From Caroline Comeaux Lee’s Review on PsychCentral

Riveting. Humorous. Quirky. Satirical. In other words, I could not put it down. At times funny and others deeply unnerving, Shrunk takes a satirical look at the people who are a part of the psychotherapy profession. . .

What makes this book so superb is that Hogart is not writing from the perspective of a disgruntled or skeptical client. Behind his penname, the author has spent years as a practicing psychotherapist. According to his website, he has also served on the faculty of Harvard Medical School.  I am not sure that there is a better position to be in to write such a novel. . .

Within three chapters, I was intrigued. By one hundred pages, I was engrossed and anxious to find out what would happen…

By two hundred pages, I had lost count of the number of times I chuckled, was surprised, or felt infuriated for the Avalons. For those who believe that all therapists are crazy, Hogart’s novel will give them a quintessential example to point to. For everyone else, Shrunk is an enjoyable, entertaining, and humorous dark glimpse into the world of psychiatry.

PsychCentral  Reviewed by CAROLINE COMEAUX LEE

Reviews on Amazon

Shrunk (Paperback) – Amazon review

Practioners of psychotherapy often think of themselves as artists–after all isn’t psychotherapy an “art?” But not too deep beneath the surface of this artistic delusion is a tumultuous world of pettiness, pretentions, back-stabbing, psychopathy and other shmutz that make Christopher Hogart’s satiric takedown of the profession a delight to read. I found myself re-reading sections of the book just to better savor the words and the images they evoked. Hogarth’s intention is not to demolish the psychotherapeitic profession. Rather he intends to humanize it by demonstrating that practitioners share the same slings and arrows of outrageous fortune that for better or worse all of us experience. Shrunk is a fun read. Buy and enjoy it.

eskay

 

Shrunk, Chris Hogart’s first novel, takes academic psychiatrists off the pedestal and into real life. The result: “Shrinks” are “shrunk”, and once the veneer of academic and professional pretentions is removed, some strange characters appear. Prendergast, older and established, turns out to be abusive with his patients and malicious as a human being, while his counterpart, Avalon, is a decent chap but a tad naïve and impulsive. The explosive chemistry between the two permeates their personal lifes and nearly destroys their careers. In his satire Hogart mocks the narrow-minded fondness of promotions and status in this community of academic psychiatrists. But beyond that, Hogart uses humor as a tool and finds an effective way to expose things that have to be said about modern psychiatry. A page turner!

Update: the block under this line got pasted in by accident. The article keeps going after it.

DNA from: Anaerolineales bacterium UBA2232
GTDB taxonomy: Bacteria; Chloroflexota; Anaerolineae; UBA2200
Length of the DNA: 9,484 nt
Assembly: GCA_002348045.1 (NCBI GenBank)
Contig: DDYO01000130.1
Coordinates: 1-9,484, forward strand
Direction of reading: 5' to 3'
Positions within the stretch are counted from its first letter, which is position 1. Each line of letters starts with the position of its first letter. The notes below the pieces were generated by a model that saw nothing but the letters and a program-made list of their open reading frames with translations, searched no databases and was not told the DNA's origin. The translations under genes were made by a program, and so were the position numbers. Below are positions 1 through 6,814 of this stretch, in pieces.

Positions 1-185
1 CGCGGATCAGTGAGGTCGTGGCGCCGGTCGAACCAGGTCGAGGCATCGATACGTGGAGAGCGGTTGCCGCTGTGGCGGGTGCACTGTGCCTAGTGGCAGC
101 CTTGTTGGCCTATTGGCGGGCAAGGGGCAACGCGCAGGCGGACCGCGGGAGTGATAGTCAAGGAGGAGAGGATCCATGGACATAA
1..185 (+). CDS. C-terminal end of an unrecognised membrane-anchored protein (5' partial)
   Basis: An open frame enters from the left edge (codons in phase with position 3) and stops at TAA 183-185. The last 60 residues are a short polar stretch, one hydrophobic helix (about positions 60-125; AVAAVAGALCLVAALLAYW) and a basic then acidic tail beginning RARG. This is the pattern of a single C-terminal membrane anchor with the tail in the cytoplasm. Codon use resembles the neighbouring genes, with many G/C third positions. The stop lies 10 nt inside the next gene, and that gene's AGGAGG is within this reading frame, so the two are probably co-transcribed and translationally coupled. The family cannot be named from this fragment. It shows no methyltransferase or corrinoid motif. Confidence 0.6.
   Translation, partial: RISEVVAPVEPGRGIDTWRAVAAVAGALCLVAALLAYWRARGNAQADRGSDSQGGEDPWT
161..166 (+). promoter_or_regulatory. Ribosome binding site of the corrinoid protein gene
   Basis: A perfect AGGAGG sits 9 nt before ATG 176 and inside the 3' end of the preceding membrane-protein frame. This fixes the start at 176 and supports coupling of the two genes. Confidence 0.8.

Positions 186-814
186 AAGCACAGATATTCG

Tullio

From Jill Allen’s Review of Shrunk in ForeWord Reviews

Hogart deftly exposes the foibles of [the mental health] profession using larger-than-life characterization and biting humor.

…Attempts to pathologize normal behavior via pompous speeches and articles will make readers chuckle.

…Anyone familiar with the controversy about the realness of ADHD or Asperger syndrome will see the humor and the critique of [Affect Deficiency Syndrome].

[Hogart] excels at characterization, critique, and humor .  .  .  anyone seeking broad humor and an expansive satire of psychiatry should read Shrunk.

Jill Allen, ForeWord Reviews

 

Shrunk

How helpful are psychiatric diagnoses and the treatments they dictate to real people in their real lives?  How much do they help us in our love and work?

A degree of skepticism is in order regarding psychiatry’s diagnoses and grasp of human nature.  Articles raising this concern have appeared in the NY Times: See Nugent’s “I had Asperger Syndrome – Briefly” (January 31, 2012); Wallis’s “On Aspergers, A Vanishing Diagnosis” (November 2, 2009); and Louis Menand’s piece in the New Yorker, “Head Case – Can Psychiatry Be A Science” (March 1, 2010). In “The reliability of Psychiatric Diagnosis” by Phillip Ash, fifty-two mental patients were examined by three well-known psychiatrists, all three psychiatrists reached the same diagnosis only 20% of the time, and two were in agreement less than half the time.

Are diagnosis, treatment, cure, and life itself confused in the way psychiatry thinks about them? Treatments aren’t always cures. Can diagnoses reduce us from whole human beings to “target symptoms?” What’sgoing on inside us, the workings of the heart and mind, are not an exact science. Science helps, but attempts to make our limited understanding more than it is can lead to pseudo science. Still, our inner lives are worlds worth exploring – an exploration that never loses its value. The means of exploration include not just science, but talk, essays, poetry, novels .  .  . or you could just read Shrunk.